SolarCity storage systems are available to new solar power customers through 10-year service agreements including monthly payments, with no upfront cost required. SolarCity will customize the system size to make it possible for businesses to save money immediately by saving more on energy costs than they spend for the storage service. Unlike load shifting approaches to demand management, this product requires no change in operations for the business and is fully automated. SolarCity DemandLogic can also power IT functions, security systems, cash registers and other critical business systems during power outages. SolarCity analyzes each organization's energy usage to design a storage system that can offset peak load and support high priority backup functions.

"We are thrilled to leverage Tesla's technology leadership in energy storage systems, charging and power electronics to enable this exciting SolarCity launch," said Tesla CTO and co-founder JB Straubel. "The economics and scale that Tesla has achieved in the automotive market now make stationary energy storage more cost effective and reliable than it has ever been in the past. We expect this market to grow very rapidly now that we have crossed this economic threshold."
The utility grid is aging and outages are increasing. The U.S. experienced 679 major weather-related power outages between 2003 – 2012, including 7 of the 10 costliest storms in American history. At the same time, while overall electricity usage in the U.S. has increased only modestly since 2001-approximately 10 percent according to the U.S. Energy Information Administration-utility revenues have increased more than 50 percent in the same time period.*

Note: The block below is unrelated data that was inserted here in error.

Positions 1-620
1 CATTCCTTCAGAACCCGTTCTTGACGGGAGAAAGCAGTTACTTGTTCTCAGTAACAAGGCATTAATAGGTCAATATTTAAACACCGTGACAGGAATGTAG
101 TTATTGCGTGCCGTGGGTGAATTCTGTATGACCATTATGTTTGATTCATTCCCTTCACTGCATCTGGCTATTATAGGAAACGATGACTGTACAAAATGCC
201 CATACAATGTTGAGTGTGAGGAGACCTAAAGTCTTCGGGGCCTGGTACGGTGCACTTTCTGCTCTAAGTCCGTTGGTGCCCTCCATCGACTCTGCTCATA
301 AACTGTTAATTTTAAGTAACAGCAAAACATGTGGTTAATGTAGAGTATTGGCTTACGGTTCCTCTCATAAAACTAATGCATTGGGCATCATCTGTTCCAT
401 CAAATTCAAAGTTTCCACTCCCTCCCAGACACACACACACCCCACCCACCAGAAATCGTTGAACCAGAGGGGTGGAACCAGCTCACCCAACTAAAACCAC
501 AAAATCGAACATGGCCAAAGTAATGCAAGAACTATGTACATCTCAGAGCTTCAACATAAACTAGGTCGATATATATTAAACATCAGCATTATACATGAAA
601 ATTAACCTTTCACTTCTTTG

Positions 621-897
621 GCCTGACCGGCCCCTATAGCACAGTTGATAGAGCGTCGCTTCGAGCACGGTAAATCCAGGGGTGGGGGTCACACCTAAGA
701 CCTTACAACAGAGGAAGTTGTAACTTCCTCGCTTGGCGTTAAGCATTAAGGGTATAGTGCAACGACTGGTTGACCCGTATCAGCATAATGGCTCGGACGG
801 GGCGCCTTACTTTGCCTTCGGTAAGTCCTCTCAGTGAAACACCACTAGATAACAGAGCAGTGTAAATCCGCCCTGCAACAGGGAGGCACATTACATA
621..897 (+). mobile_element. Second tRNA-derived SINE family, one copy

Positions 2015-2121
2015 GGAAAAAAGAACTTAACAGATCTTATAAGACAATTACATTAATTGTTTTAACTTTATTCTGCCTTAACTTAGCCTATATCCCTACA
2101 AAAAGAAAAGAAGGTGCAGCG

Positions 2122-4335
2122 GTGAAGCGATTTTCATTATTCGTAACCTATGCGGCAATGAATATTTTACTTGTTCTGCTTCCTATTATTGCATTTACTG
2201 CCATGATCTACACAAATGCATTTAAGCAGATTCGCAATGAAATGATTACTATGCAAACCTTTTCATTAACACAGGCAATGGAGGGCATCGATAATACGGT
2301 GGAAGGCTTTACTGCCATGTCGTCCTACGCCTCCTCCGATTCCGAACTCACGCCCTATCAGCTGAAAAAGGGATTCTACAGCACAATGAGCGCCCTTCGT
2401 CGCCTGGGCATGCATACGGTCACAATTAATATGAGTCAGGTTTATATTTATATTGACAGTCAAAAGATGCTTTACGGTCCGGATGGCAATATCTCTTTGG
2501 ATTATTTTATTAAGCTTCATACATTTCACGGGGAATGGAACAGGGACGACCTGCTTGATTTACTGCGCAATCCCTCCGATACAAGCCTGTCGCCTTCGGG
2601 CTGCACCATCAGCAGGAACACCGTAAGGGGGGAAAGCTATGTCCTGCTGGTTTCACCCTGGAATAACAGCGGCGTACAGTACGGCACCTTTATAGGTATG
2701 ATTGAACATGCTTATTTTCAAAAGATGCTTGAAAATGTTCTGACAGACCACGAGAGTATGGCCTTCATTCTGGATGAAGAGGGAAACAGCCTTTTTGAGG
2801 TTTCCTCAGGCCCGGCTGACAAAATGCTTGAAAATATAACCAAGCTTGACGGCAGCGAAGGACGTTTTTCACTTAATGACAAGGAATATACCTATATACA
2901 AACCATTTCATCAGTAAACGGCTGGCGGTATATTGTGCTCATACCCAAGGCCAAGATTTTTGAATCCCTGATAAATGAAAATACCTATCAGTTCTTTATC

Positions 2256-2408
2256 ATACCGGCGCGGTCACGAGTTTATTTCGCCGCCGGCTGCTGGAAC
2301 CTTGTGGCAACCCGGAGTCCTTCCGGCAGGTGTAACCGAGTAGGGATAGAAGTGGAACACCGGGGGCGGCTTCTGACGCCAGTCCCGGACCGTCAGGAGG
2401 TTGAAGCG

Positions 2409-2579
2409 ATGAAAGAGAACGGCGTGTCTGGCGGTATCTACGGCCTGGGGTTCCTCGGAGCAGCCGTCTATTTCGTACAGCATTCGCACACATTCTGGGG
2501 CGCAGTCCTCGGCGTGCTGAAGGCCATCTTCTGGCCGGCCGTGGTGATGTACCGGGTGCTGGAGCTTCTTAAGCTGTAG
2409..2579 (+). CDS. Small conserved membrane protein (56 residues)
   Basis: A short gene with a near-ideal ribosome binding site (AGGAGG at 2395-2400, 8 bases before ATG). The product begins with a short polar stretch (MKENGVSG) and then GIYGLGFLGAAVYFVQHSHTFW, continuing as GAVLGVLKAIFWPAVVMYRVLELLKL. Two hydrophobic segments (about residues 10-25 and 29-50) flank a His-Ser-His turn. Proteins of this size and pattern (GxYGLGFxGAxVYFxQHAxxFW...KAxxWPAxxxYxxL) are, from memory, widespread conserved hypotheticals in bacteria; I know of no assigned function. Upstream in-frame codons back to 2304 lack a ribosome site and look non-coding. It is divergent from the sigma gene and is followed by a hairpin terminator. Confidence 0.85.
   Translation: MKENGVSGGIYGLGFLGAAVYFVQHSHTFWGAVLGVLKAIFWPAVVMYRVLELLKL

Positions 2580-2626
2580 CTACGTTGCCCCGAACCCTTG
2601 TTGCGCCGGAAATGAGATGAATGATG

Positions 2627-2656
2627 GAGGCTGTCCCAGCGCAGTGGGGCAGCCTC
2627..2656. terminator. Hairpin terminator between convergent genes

Utilities have increased revenues faster than electricity usage in part by creating "demand charges" for businesses that have increased their share of the utilities' cost burden. Some utilities are basing rates less on the overall amount of electricity consumed, and more on "peak demand", i.e. the maximum amount of electricity used at a specific point in time. Solar power can significantly offset the overall amount of electricity used by organizations, but if an organization's "peak" electricity demand is still high during the day-in the late afternoon, for example-the organization can be hit with high demand charges. SolarCity's commercial storage system regulates the amount of electricity that organizations need from the grid during "peak" periods, reducing exposure to exorbitant demand charges.